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Managing an Association?

In the last two years, FannieMae has amended its guidelines for selling and serving mortgages on condominiums, cooperatives, and planned unit developments three times. Why should we, as service providers to and managers of community associations, care?

Today, 70 percent of all mortgages are sold on the secondary market. FannieMae and its sister government-sponsored enterprise (GSE), Freddie Mac, control roughly 90 percent of that. In short, if there are to be buyers of condominiums and coops, they need to be able to satisfy FannieMae requirements. And without the ability to buy and sell units freely, we can readily imagine the impact on this type of housing; in fact, we are seeing it already to a limited degree.

History of FannieMae

How did this come to be? Fannie Mae was created in the ’30s as part of the New Deal to purchase Federal Housing Administration (FHA) loans. Banks had stopped lending for housing (sound familiar?), and this was a way to bring low-cost money back into the market. FannieMae became a private company in 1968. Capital was raised to buy mortgages and resell them as mortgage-backed securities. 

This has traditionally been referred to as the secondary market. It exists to ensure a ready supply of mortgage capital to the market. Although some banks, and small savings and loans in particular, still retain some mortgages in their own portfolio, most mortgages are sold to the secondary market. 

Further, most originators would like to keep that option open, that is, to sell the mortgages in the future, even if they don’t do it now. That is why FannieMae’s underwriting guidelines have become the de facto standard throughout the mortgage industry.

FannieMae was originally established as the Federal National Mortgage Association. Freddie Mac (or the Federal Home Loan Mortgage Corporation) was created in 1970 because FannieMae was perceived to have a monopoly on the secondary market. Collectively, these and a few other agencies are referred to as GSEs.

New Guidelines for Community Associations

The new guidelines issued by FannieMae include:

  • Announcement 07-18: Lender Delegation of Project Review Processes and Related Changes, November 15, 2007
  • Announcement 08-01: Amends Guides “Selling” and “Servicing,” January 31, 2008
  • Announcement 08-34: Amends Guides “Selling,” December 16, 2008 


These guides are primarily directed at mortgage lenders. However, there are several important issues that managers should understand to ensure the smooth and easy transfer of property from sellers to buyers. Furthermore, they are a direct outgrowth of the current financial situation across the country.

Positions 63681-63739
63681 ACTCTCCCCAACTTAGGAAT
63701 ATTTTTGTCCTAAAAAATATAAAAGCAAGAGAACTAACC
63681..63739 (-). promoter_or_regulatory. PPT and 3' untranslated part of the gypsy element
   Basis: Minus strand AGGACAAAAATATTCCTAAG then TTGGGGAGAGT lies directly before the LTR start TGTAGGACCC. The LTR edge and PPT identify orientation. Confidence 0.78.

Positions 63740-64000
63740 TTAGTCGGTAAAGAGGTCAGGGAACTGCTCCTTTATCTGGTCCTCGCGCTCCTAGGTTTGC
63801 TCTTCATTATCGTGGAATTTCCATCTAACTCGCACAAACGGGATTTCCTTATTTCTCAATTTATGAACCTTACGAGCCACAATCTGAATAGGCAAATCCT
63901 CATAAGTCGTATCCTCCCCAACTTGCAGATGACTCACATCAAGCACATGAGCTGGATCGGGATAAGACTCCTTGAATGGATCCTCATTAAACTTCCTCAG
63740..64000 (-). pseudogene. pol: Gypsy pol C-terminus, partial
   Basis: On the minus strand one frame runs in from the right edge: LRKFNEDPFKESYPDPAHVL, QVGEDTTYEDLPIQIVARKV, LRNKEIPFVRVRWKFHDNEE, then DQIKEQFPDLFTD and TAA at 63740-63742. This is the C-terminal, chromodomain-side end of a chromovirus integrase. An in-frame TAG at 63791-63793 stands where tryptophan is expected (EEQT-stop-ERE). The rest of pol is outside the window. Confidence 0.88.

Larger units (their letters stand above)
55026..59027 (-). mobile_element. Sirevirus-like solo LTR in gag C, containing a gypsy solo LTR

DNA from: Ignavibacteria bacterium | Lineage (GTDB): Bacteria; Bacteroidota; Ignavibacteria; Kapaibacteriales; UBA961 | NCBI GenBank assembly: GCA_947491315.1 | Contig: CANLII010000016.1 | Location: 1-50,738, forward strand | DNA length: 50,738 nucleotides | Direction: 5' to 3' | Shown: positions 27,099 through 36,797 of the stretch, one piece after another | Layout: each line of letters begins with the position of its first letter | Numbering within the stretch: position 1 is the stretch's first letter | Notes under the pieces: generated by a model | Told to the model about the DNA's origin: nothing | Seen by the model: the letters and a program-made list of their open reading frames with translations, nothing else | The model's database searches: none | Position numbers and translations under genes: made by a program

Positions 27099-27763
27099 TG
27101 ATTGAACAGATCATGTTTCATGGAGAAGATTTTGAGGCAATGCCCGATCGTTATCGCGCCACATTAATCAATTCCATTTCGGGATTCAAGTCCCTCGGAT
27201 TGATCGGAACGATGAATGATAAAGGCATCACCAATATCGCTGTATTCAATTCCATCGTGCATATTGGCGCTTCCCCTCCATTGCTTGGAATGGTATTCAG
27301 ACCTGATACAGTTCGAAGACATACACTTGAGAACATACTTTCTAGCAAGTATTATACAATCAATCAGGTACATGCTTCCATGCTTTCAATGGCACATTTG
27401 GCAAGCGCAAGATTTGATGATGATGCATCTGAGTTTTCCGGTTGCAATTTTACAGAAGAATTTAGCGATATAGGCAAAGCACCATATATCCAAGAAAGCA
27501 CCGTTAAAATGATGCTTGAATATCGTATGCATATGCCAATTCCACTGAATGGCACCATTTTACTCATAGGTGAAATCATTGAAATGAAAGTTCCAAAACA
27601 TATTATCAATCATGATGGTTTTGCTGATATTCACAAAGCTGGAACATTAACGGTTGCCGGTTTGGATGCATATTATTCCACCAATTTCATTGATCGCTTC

The first requirement is that associations maintain an “adequate budget.” Adequacy is not defined, except for some of the following conditions: 

  • Capital reserves must represent at least 10 percent of the budget. As a provider of reserve studies, we know that this may often not be enough, but it does establish a thresholdfor reserve funding that all associations should be cognizant of. The CAI Complete Guide to Reserve Funding(GAP Report 24) defines threshold funding as the method of establishing reserves wherein the “minimum reserve cash balance… is set at a predetermined dollar amount.”
  • The insurance deductible must be funded in the budget. Although there is no stated requirement for this to appear as a line item in the budget, the deductible may be considered another component of the threshold in establishing reserves.
  • The requirement for insurance coverage has changed. Formerly, associations had to maintain “all-in coverage,” meaning that the policy covered losses both in common areas and in individually owned units. This has now changed. It is possible for unit owners to obtain what is known as HO-6 coverage, which covers elements from the “walls in.” When that is the case, the association need only maintain coverage on the common elements. This can reduce premiums for the association but requires consistent enforcement in the bylaws and regulations.

Additional requirements relate to general ownership of other units. For example:

  • The loan-to-value ratio varies with type of ownership, with owner-occupants viewed more favorably than investors.
  • More than half the units (51 percent) must be owned by owner-occupants or as second residences.
  • No more than 15 percent of the units can be delinquent.
  • No more than 20 percent of the total square footage can be for commercial purposes.
  • Individual units must be separately metered or have a plan for the ready adoption of same.
  • If it is a new project, the number of units that must be under contract has increased from 51 percent to 70 percent. In addition, new condominiums are subject to FannieMae’s Project Eligibility Review Service (PERS).

There are other guidelines and regulations as well. You should always consult with your attorney to review your role in the underwriting process. And if there is one or more lenders you work with, make sure that they are up-to-date on the latest requirements. As your reserve study provider, we will be sure to include in our study those requirements that are specific to the obligations of the association under the new guidelines.

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Volume 4, Issue 1 ~ Spring 2009


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